Ebola.com Now On-Sale For $150K After 2008 Purchase: Could The Strategy Lead To Better Awareness?

Now here’s a businessman with some interesting business strategies. Jon Schultz is the proud owner of some interesting domain names, including H1N1.com, birdflu.com. fukushima.com, and potassiumiodide.com.

In an interview with The Washington Post, Schultz talks about what may prove to be his most lucrative domain acquisition, Ebola.com. Although Schultz’s critics question the morals behind buying up domain names for disasters and disease, granting him the title “merchant of disease domains,” he maintains that his business practices are not seedy, but beneficial for disease research.

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“This is not only a mean-spirited article in which Mr. McCoy seeks to impress people with how moral he is by criticizing me for doing nothing but buying a piece of property and looking to sell it at a profit (and sacrificing about $5,000 in domain parking revenue to have a site up with a link where people can make a donation to Doctors Without Borders), but his quotes of me are inaccurate as well,” Schultz said in a response to the Washington Post article. “I am sure he cannot produce a recording of our conversation because the quotes which he provided are not exact quotes and do not accurately portray my sentiments.”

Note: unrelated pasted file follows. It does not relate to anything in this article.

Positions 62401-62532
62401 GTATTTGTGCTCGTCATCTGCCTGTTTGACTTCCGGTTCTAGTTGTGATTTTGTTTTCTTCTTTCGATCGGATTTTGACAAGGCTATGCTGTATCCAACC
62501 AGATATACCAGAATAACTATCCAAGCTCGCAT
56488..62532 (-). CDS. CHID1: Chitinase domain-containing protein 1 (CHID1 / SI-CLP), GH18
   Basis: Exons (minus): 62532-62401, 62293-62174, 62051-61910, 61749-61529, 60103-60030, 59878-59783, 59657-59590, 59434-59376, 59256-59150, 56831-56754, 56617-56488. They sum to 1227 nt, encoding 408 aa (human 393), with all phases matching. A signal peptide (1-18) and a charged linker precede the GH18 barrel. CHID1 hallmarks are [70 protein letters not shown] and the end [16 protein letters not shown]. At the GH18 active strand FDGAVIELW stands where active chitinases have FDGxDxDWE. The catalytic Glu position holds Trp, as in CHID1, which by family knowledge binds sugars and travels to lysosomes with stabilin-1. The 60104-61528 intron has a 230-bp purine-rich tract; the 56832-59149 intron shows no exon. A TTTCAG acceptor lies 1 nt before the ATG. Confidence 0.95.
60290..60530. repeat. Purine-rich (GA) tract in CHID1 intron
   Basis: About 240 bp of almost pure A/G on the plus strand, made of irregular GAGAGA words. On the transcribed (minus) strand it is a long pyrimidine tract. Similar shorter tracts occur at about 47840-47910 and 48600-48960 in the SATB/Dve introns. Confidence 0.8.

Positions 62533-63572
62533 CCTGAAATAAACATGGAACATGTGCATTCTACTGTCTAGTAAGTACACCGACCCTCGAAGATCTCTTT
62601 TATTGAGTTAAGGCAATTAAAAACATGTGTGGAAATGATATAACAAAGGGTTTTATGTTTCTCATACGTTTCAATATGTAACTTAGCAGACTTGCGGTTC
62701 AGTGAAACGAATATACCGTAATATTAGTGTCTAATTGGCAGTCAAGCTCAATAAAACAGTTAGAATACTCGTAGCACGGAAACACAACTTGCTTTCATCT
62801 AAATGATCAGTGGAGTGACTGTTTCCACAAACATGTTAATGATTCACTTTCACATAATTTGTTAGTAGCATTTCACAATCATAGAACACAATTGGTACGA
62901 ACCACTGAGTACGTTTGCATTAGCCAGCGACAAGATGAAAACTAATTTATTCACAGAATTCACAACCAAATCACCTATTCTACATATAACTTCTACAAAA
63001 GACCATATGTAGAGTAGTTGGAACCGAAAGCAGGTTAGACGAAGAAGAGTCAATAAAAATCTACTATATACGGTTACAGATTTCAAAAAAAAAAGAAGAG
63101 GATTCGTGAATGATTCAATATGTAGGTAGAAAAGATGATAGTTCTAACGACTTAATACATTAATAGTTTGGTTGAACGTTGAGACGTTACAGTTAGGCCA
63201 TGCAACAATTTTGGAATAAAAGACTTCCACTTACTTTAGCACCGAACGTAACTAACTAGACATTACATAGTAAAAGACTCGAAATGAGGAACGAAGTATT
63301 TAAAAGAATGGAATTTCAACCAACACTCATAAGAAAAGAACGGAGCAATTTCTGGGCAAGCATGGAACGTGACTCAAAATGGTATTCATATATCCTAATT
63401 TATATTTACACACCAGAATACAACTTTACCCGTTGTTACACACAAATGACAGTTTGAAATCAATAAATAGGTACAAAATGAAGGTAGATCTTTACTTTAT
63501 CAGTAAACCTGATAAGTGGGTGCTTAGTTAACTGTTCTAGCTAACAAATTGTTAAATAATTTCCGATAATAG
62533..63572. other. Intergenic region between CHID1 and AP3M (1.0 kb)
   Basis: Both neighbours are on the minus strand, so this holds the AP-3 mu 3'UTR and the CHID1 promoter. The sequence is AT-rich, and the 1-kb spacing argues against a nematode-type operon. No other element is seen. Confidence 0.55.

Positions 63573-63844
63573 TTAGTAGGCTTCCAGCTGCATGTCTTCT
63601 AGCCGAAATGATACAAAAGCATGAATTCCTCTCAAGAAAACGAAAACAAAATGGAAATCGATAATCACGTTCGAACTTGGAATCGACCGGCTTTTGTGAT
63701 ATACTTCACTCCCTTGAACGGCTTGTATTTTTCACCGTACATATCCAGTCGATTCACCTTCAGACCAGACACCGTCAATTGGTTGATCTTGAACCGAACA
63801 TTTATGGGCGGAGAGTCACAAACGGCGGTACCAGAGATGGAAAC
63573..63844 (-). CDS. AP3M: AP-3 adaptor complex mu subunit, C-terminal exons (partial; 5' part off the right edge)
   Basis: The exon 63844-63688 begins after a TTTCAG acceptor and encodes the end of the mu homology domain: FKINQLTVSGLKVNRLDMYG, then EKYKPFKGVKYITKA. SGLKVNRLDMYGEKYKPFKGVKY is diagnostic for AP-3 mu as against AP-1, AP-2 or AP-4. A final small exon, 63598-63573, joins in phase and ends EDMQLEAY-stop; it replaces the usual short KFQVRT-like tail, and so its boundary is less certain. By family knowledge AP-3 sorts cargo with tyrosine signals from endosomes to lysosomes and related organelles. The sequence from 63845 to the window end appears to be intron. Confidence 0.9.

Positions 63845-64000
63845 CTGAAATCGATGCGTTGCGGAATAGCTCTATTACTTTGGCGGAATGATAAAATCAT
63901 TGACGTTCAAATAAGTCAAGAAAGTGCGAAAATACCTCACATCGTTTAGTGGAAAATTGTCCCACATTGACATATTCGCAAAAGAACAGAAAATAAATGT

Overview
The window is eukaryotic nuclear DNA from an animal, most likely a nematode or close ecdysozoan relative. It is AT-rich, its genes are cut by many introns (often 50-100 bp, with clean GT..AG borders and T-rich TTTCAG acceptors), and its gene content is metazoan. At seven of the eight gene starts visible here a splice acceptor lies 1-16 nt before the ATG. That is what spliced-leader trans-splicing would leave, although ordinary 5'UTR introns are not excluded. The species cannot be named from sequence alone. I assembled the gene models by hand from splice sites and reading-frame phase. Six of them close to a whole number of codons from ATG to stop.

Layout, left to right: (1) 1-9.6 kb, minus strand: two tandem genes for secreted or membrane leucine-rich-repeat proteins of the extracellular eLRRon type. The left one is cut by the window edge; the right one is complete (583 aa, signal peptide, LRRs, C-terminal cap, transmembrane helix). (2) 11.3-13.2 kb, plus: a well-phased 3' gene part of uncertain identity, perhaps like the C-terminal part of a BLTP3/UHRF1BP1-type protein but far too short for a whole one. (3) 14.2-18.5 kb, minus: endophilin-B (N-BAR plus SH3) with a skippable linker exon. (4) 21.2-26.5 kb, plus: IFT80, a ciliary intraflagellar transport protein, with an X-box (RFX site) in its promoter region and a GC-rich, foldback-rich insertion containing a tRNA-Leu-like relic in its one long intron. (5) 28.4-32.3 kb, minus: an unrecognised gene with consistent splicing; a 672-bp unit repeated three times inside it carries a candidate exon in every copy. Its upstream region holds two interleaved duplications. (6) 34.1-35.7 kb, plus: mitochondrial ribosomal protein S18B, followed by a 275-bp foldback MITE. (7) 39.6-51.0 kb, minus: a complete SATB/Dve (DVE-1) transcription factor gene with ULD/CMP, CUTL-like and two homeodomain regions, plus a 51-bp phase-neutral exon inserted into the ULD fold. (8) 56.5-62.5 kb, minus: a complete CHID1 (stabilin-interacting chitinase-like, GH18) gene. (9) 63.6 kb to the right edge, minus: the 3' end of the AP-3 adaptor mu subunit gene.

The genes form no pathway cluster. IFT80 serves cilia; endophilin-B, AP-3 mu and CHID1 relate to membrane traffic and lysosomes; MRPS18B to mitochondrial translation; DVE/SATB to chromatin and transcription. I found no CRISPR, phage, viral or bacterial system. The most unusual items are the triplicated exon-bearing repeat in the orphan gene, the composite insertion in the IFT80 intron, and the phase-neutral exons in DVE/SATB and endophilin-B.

Schultz purchased Ebola.com back in 2008, well before the 2014 Ebola Outbreak in West Africa, which has claimed close to 4,500 lives. After a careful review of page views per day and inquiries he has received over the sale of Ebola.com, which for obvious reasons has become a popular topic in the United States, Schultz has placed his asking price at $150,000. He hopes that he can sell the domain sooner rather than later just in case something is done to “ameliorate” the current outbreak. He has even provided some of his insight into a compound that he says has potential to make a difference in treating diseases like Ebola.

“And not only are we providing a prominent link to Doctors Without Borders on the page that we have up, but we are also providing a nonprofit link to a very scholarly eBook on the possible use of the inexpensive compound BHT as an agent for helping to prevent or cure viral diseases," Schultz added. "That is certainly an idea which merits some consideration by the medical community and governments. However, I have not seen anyone in the medical community or government comment on it to date. I doubt that pharmaceutical companies would conduct clinical trials with BHT as that would cost a lot of money and the substance cannot be patented.”

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